* In my experience, many Lights of America and Maxlite models were dimmer than others of same claimed light output
* Some daylight models in my experience fall a little short
* Dollar store junkers - BIGTIME!!! - along with other issues that make them outright stool specimens!
- Don Klipstein ( snipped-for-privacy@misty.com)
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What's really annoying about mandating "energy saving" devices like that is that for those of us that conscientiously turn off lights when leaving a room, we wind up with higher electric bills as our lights are always on five minutes longer than necessary , not to mention the $30 to $50 for the switch

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I haven't seen any of the timer switches that don't allow to you manually control the light as well.
-frank
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That's true, but the switch is typically an inconvenient three position slide type that's a pita to operate


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Switch out with regular switches if tyou dont like them.

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Yes, it is.

You said it yourself, to save electricity. An occupant sensor is now required in many rooms, incl. bathroom & kitchen, unless you use energy efficient bulbs.
-frank
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Surely these get disabled in the majority of bathrooms as soon as the owner figures out how to do it? Or am I the only person who doesn't *want* all the lights to come on when nature calls at night?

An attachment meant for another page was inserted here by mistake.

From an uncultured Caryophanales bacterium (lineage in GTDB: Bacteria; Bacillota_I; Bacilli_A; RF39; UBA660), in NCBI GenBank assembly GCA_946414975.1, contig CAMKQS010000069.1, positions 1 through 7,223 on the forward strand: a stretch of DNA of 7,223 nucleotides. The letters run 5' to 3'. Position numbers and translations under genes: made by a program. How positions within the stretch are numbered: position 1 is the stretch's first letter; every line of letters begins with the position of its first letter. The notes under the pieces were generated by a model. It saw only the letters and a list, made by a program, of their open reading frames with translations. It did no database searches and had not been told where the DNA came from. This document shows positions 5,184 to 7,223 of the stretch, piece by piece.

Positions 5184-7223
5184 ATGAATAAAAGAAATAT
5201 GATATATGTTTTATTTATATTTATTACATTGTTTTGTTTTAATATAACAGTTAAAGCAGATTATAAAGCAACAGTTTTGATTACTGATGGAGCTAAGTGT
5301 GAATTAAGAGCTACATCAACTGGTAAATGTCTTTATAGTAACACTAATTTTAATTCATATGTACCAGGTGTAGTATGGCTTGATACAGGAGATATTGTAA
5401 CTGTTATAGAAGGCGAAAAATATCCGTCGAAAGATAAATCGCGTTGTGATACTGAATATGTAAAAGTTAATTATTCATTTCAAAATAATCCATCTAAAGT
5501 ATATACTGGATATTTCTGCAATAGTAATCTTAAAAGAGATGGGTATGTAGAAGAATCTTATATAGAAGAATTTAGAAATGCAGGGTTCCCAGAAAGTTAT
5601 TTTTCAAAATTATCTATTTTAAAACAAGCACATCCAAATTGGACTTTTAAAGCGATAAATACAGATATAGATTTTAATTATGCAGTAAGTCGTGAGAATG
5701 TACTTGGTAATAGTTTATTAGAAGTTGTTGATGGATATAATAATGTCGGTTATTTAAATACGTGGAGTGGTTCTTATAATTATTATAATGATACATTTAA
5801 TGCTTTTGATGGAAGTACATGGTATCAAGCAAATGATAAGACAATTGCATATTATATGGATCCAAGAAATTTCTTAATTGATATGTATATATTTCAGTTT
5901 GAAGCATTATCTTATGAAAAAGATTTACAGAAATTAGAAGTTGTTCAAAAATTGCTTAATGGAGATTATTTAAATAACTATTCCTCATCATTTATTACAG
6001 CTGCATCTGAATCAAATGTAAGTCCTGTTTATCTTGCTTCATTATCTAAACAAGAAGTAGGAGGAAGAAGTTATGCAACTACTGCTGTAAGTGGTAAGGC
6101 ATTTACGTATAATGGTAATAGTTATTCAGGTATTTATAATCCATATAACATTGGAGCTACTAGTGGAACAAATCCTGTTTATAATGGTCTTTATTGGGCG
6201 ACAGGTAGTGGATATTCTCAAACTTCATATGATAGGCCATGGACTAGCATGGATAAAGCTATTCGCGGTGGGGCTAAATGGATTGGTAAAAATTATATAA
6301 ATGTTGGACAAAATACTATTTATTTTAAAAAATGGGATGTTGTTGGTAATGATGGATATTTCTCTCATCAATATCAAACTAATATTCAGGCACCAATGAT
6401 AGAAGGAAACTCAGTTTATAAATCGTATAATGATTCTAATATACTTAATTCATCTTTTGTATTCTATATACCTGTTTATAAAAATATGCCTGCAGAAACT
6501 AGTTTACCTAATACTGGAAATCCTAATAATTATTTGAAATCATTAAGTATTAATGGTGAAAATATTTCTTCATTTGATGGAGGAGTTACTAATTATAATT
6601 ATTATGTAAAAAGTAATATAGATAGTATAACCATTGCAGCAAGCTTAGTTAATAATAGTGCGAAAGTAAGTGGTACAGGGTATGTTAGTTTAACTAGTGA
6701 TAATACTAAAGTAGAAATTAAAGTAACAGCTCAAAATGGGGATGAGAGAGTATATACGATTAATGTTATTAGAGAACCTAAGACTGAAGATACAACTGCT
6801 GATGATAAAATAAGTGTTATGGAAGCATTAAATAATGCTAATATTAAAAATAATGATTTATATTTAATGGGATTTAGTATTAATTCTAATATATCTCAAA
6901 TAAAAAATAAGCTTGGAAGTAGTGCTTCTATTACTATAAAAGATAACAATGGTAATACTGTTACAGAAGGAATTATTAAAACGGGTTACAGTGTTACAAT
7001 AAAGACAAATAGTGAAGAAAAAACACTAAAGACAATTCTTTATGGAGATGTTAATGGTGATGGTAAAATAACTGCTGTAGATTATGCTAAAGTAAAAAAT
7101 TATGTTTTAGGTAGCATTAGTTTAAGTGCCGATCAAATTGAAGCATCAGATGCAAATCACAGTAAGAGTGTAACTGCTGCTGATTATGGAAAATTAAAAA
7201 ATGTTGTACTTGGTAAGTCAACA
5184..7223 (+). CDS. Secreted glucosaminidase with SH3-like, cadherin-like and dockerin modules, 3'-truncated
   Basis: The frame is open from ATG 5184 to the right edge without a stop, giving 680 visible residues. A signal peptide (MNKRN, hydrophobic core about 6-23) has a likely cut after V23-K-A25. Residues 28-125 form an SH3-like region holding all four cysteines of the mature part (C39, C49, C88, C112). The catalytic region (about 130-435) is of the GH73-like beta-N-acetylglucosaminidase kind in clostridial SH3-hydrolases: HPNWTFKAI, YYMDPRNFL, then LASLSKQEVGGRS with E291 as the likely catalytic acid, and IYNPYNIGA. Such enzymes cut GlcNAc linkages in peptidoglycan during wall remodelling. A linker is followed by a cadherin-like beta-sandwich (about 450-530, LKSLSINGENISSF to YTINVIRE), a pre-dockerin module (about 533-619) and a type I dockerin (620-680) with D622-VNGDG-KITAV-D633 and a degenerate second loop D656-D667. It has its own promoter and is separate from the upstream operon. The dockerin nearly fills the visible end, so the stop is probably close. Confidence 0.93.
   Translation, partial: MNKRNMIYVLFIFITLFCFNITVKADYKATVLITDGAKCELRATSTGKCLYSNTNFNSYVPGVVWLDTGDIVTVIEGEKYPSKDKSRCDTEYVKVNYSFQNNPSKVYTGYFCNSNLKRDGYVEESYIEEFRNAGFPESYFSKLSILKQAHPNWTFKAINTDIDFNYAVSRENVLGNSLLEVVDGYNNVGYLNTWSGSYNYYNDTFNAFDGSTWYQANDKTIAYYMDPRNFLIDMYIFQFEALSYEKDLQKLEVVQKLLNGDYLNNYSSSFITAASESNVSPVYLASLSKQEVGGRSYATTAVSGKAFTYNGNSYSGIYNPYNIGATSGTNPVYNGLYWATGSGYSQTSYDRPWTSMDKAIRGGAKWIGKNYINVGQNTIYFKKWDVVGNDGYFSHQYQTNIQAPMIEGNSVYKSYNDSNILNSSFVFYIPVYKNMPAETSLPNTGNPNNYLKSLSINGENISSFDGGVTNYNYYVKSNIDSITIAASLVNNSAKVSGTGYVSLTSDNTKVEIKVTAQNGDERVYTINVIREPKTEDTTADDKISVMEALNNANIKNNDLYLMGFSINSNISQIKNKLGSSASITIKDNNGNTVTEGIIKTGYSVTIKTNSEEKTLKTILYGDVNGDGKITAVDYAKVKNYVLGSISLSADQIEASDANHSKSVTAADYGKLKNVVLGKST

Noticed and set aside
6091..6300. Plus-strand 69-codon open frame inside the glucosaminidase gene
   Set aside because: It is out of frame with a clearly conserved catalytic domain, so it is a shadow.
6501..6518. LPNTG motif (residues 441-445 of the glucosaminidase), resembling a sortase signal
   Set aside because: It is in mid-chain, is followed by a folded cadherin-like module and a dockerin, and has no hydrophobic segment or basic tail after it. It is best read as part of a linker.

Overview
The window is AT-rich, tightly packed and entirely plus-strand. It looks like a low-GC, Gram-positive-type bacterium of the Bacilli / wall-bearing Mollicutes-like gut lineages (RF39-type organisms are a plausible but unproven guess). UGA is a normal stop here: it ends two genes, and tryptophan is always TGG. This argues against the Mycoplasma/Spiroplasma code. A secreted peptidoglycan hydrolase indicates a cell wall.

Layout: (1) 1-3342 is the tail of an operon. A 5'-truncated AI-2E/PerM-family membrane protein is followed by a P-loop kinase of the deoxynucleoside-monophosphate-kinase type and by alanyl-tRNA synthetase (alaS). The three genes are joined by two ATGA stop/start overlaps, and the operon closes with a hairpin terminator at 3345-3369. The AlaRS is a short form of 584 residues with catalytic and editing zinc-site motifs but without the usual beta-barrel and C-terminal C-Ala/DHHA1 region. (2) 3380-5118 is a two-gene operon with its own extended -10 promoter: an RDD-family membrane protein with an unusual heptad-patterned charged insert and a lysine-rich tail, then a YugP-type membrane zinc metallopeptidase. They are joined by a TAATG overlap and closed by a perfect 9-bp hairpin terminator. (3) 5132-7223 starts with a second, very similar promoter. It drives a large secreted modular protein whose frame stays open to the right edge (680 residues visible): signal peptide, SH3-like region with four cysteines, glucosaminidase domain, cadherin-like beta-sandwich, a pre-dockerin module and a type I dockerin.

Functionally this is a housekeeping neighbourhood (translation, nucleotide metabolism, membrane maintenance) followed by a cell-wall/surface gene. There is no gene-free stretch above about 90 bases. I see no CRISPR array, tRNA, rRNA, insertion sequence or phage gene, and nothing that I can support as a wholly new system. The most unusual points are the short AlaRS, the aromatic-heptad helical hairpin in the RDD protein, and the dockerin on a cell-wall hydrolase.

--
snipped-for-privacy@phred.org is Joshua Putnam
<http://www.phred.org/~josh/
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'morning' subroutine in my head, and I can forget about getting back to sleep.
I'll control how the lighting circuits in my damn house work, thank you very much NannyState. I'm no wastrel- I keep things pretty dark. But <I> choose what goes on and off, and when.
aem sends...
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wrote:

I have motion lights all over my house for "walking around light" at a low level and once you get used to them you won't want to go back to switches. I also have "task lighting" that is switch controlled when you need it. This all started with a motioned controlled light in the kitchen because the wife and kids were using the refrigerator as a night light.
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Oops- accidently send via e-mail instead of posting. (Gotta quit using Usenet to distract me when sinuses wake me up at 0300....
----- Original Message -----
Sent: Tuesday, September 04, 2007 3:36 AM Subject: Re: Motion Detecting Lights in Bathrooms - Code??

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wrote:

I put a string on LED holiday lights in my bathroom. I don't need anything else just to pee.
--
112 days until the winter solstice celebration

Mark Lloyd
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clipped

http://www.energy.ca.gov/2005publications/CEC-400-2005-005/chapters_4q/6_Lighting.pdf
It talks about "luminaires" and "occupant sensors". Is "luminaire" Californiaese for "light bulb"? Sounds like it is a code requirement. California is the place with overloaded elec. demands in hot weather, right?
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http://my.earthlink.net/article/top?guid 070903/46db86c0_3ca6_1552620070903-957147757